Anti-Suburbia Books from the 1950s

Mary and John are the unfortunate (fictional) protagonists of The Crack in the Picture Window, published in 1957 by John Keats, a journalist at the now defunct Washington Daily News. A lacerating (and very funny) indictment of postwar suburbs as "fresh-air slums," Keats’s polemic sold millions of copies in paperback. It revolves around the tragicomic story of the Drones, a nice young couple gulled, first, into buying a box at Rolling Knolls Estates, and then into thinking a larger, more expensive box in a different suburb could cure what ailed them.


In The Exurbanites (1955), a droll portrait of the writers and ad men who were then fanning out from Manhattan to the sleepy country towns of Bucks and Fairfield and Rockland counties, A.C. Spectorsky (a magazine and television editor) dubbed those towns "the Psychosomatic Belt." He continued: "A physician with many exurban patients states that he has noticed, among a remarkably high percentage of those who are commuters, what he terms ‘extreme rigidity’ and a notable head of steam built up and (mostly) kept under pressure which he defines as repressed hostility." According to Spectorsky, the doctor cited hay fever, hives, hypertension, back pain, and chronic fatigue as the commuter’s usual disorders.

A quasi-scientific account of widespread male stress is presented in The Split-Level Trap, a bestselling 1961 study of suburban dysfunction by New Jersey psychiatrist Richard Gordon and his psychologist wife, Katherine Gordon. ("A Kinsey report on suburbia," according to a review in the Chicago Daily News.) The Gordons contended that the nation’s new communities were a "Disturbia" of restless and troubled young strivers, a lopsided society that lacked the balance of older, "integrated" towns (integrated by age and class, that is, not race). As suburbia’s men rushed to get ahead, the Gordons claimed, they would be vulnerable to developing early heart disease, especially if they had risen from a lower social class.


Folksonomies: culture suburbia

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/health and fitness/disease/allergies (0.288048)
/art and entertainment/books and literature (0.215672)

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John Keats:Person (0.862694 (neutral:0.000000)), Gordons:Person (0.583904 (positive:0.502175)), A.C. Spectorsky:Person (0.561244 (positive:0.504164)), Rolling Knolls Estates:City (0.493098 (neutral:0.000000)), Washington Daily News:PrintMedia (0.480839 (negative:-0.393104)), Disturbia:Movie (0.479086 (negative:-0.230155)), Drones:Organization (0.442569 (negative:-0.225428)), Psychosomatic Belt:Organization (0.436676 (neutral:0.000000)), Manhattan:City (0.421013 (neutral:0.000000)), Mary:Person (0.420537 (negative:-0.577764)), Richard Gordon:Person (0.419969 (negative:-0.525476)), Rockland:StateOrCounty (0.419217 (positive:0.504164)), Chicago Daily News:PrintMedia (0.410446 (positive:0.307033)), New Jersey:StateOrCounty (0.407764 (positive:0.504164)), editor:JobTitle (0.385030 (positive:0.236435)), Fairfield:City (0.383629 (neutral:0.000000)), Katherine Gordon.:Person (0.372470 (positive:0.380798))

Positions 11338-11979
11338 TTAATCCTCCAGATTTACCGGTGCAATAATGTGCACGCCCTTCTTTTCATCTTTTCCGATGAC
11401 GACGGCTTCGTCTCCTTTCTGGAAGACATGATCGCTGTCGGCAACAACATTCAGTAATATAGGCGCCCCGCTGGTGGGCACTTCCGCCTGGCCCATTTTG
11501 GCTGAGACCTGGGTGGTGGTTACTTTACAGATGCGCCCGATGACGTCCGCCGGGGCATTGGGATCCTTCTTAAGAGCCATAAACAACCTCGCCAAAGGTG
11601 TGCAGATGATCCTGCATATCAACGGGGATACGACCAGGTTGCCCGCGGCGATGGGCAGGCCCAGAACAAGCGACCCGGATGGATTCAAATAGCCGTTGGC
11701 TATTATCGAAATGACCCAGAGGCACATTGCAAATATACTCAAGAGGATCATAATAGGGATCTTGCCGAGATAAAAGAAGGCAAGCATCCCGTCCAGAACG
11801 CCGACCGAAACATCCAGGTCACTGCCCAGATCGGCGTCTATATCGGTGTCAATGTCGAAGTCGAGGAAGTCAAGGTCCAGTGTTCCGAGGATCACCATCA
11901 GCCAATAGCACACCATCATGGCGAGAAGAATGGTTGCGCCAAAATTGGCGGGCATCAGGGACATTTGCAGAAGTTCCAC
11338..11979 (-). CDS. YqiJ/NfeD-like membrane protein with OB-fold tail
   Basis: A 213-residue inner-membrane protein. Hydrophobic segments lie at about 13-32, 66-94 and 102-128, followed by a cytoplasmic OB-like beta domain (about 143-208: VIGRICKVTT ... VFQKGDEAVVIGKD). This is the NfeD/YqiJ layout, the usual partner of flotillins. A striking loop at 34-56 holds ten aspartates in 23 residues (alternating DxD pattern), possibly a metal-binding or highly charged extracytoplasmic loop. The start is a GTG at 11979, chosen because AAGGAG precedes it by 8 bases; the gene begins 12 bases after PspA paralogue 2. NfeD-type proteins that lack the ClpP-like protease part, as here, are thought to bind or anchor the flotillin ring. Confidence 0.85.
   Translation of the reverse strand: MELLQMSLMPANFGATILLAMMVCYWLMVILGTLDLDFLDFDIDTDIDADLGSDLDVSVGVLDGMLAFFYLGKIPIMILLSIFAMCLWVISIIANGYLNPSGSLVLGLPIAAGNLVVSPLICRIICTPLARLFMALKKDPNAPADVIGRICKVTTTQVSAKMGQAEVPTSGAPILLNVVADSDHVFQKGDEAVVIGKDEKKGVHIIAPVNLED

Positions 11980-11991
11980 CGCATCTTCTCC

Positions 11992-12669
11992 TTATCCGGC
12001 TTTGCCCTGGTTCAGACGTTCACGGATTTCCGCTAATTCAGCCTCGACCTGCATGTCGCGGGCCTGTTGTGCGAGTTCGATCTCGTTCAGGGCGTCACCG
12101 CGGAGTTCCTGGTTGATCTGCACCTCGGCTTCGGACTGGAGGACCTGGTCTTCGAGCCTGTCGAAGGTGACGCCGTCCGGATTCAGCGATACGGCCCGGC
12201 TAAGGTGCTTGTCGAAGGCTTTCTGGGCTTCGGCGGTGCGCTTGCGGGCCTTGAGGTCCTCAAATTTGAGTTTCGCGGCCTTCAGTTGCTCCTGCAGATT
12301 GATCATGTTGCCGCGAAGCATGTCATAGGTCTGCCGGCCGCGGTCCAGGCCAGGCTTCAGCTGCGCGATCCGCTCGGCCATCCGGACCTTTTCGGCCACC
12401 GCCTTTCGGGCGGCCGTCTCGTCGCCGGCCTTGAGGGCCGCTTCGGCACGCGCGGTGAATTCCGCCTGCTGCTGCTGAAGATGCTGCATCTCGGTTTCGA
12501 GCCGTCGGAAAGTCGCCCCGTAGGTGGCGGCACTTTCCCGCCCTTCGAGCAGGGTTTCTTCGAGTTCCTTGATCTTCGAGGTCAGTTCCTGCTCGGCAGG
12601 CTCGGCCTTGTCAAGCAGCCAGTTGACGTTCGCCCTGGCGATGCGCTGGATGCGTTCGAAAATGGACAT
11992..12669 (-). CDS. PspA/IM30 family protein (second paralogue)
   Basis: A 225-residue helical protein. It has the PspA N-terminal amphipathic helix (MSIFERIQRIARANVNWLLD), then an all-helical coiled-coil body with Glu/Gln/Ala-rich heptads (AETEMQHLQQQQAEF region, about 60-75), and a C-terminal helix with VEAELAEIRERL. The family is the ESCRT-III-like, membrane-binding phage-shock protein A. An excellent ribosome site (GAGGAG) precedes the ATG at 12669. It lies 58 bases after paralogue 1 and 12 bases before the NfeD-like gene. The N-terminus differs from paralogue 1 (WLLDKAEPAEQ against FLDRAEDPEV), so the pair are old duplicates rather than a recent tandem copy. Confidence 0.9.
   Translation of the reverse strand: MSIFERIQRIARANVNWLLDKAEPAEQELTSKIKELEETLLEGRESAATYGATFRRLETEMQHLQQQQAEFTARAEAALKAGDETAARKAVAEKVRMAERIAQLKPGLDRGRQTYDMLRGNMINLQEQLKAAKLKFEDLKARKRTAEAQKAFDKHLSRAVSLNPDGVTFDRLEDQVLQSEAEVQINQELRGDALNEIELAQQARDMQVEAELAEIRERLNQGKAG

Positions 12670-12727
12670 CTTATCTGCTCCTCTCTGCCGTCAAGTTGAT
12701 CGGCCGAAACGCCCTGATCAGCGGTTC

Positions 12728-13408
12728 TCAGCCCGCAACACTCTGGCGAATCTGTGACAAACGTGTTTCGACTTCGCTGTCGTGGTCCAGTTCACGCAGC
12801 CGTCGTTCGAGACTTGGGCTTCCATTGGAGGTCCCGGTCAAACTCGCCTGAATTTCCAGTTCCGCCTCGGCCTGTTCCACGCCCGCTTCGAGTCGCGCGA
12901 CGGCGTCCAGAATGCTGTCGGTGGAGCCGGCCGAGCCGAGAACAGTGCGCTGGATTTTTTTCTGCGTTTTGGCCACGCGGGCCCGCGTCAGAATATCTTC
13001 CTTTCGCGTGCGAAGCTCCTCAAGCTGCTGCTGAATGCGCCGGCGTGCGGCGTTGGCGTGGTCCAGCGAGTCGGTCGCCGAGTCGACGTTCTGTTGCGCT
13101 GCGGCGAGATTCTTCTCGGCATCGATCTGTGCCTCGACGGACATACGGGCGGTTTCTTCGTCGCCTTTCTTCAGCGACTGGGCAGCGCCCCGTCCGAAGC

Suburb (0.976670): dbpedia | freebase
Commuting (0.555187): dbpedia | freebase | opencyc
Social class (0.508496): dbpedia | freebase
Commuter town (0.419561): dbpedia | freebase | yago
John Keats (0.373306): dbpedia | freebase | opencyc | yago
Gordon (0.372701): dbpedia
Kinsey Reports (0.361727): dbpedia | freebase | yago
Gordon (0.355901): freebase

 Welcome to Disturbia
Electronic/World Wide Web>Internet Article:  Amanda Kolson, Hurley (MAY 25, 2016), Welcome to Disturbia, Retrieved on 2016-05-27
  • Source Material []
  • Folksonomies: suburbs